That story of what has happened above, I believe it is one that has played itself out many times in recent years. Some people know that is what has been going on; others do not know. Some young adults have found themselves caught in the middle of this. They have grown up in church and know that is has not always been the way they grew up with it being, but they have few memories of what it was like when everything was not done by paid staff. We are not willing to give up on the church, yet, but we are still struggling with the pain of all that transpired, because we too, feel that we have been thrown off the deep end not knowing how to swim and now we have to figure it out. But, we also have friends who have known nothing of before the church paid people to run every program who are deeply hurt and have walked away from the church and do not understand why we are hanging on. Some days, it would be so much easier to just walk away. But, we choose not to, because we know that we are the people who 20, 30, 40 years down the road will be the ones who have to make the same tough decisions that church leaders have made and are still making. We know that we need to take the opportunity we have to learn from those ahead of us, and so we hang on, despite the hurt we feel, despite the moments we feel that it would be easier to just walk away.

So I am left wondering, has the church done youth and young adults a disservice in the way we were brought up in church? I honestly think that the answer is yes. We are so used to paid staff to do everything that we expect it will always be that way. And when we lose that paid staff we take it personally.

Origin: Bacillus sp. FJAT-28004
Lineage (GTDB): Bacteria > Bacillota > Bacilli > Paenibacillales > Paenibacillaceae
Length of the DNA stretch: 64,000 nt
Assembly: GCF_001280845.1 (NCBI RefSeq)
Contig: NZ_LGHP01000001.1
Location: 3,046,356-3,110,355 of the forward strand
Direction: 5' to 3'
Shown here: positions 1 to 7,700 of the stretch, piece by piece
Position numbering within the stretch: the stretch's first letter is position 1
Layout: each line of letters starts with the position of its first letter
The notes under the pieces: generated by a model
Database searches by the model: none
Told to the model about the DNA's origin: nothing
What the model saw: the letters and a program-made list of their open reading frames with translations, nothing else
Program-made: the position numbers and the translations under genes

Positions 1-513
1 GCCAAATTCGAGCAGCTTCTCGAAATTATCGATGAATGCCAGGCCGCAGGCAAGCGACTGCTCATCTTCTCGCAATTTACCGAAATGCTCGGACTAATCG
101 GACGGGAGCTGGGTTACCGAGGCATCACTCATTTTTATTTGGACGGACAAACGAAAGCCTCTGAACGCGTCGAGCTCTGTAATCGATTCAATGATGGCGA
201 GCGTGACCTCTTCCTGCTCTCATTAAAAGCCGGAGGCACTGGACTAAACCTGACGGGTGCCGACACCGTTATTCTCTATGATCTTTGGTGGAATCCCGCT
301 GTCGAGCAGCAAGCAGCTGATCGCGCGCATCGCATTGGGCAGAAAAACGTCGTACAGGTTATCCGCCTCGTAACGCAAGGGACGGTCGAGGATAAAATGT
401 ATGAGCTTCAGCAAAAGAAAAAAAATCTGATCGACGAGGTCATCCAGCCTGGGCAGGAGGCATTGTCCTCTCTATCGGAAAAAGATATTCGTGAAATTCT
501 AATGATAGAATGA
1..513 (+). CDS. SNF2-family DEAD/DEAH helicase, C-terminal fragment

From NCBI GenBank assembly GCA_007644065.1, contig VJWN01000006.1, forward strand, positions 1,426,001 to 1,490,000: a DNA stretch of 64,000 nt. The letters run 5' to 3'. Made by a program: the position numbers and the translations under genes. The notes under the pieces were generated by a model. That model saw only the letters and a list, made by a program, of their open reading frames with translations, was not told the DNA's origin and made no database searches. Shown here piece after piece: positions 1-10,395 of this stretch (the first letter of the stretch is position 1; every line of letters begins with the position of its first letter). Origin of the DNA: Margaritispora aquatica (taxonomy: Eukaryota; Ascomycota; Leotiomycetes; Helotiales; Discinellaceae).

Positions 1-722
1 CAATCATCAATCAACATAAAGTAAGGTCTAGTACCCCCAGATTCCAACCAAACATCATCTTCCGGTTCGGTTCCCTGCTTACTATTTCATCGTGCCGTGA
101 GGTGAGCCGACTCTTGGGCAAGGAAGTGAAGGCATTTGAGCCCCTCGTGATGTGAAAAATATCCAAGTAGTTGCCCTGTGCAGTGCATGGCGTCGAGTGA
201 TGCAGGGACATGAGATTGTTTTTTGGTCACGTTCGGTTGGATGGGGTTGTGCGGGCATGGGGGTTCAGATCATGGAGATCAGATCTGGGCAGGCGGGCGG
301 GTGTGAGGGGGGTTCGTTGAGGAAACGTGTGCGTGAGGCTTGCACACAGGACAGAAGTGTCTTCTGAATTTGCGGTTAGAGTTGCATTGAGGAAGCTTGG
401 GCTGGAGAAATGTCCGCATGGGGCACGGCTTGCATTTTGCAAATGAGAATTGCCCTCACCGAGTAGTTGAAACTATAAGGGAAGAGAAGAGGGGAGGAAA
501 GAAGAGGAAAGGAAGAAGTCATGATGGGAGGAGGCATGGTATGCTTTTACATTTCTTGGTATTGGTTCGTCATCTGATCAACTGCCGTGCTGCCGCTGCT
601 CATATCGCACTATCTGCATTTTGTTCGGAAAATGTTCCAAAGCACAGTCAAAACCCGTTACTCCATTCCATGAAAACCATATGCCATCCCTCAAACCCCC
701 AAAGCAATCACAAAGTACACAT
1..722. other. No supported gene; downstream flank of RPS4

I think the church is in a critical place right now. There is an entire generation that is in danger of walking away from the church for good. They still love Jesus and want to follow Him with their lives, but they have become disillusioned and they are hurt. Those young adults who are still hanging on need to speak up and make their voices heard. We need to explain our situation to others and ask for the help we need. But, we also need church leadership and older generations in the church to come alongside us and help us to learn this new way of doing church. We are willing to learn. We are willing to work. We are willing to be the ones who make it happen. But, right now we have no idea how to do that. We need some help. This is a change in thinking to something that is completely foreign to us. We are not reverting to the way it used to be; we are moving on to something new. We love change. We will embrace it. But we need others to come alongside us in the deep water we have just been thrown into and help us learn how to swim in it.

What has been done has been done. It is what it is. I do believe that it is time to move forward from here. But, it means that we need all generations in the church to work together to make sure no one is left out or feels like they are not valued. I believe that the church can come out stronger for this hard time, but it will not be easy.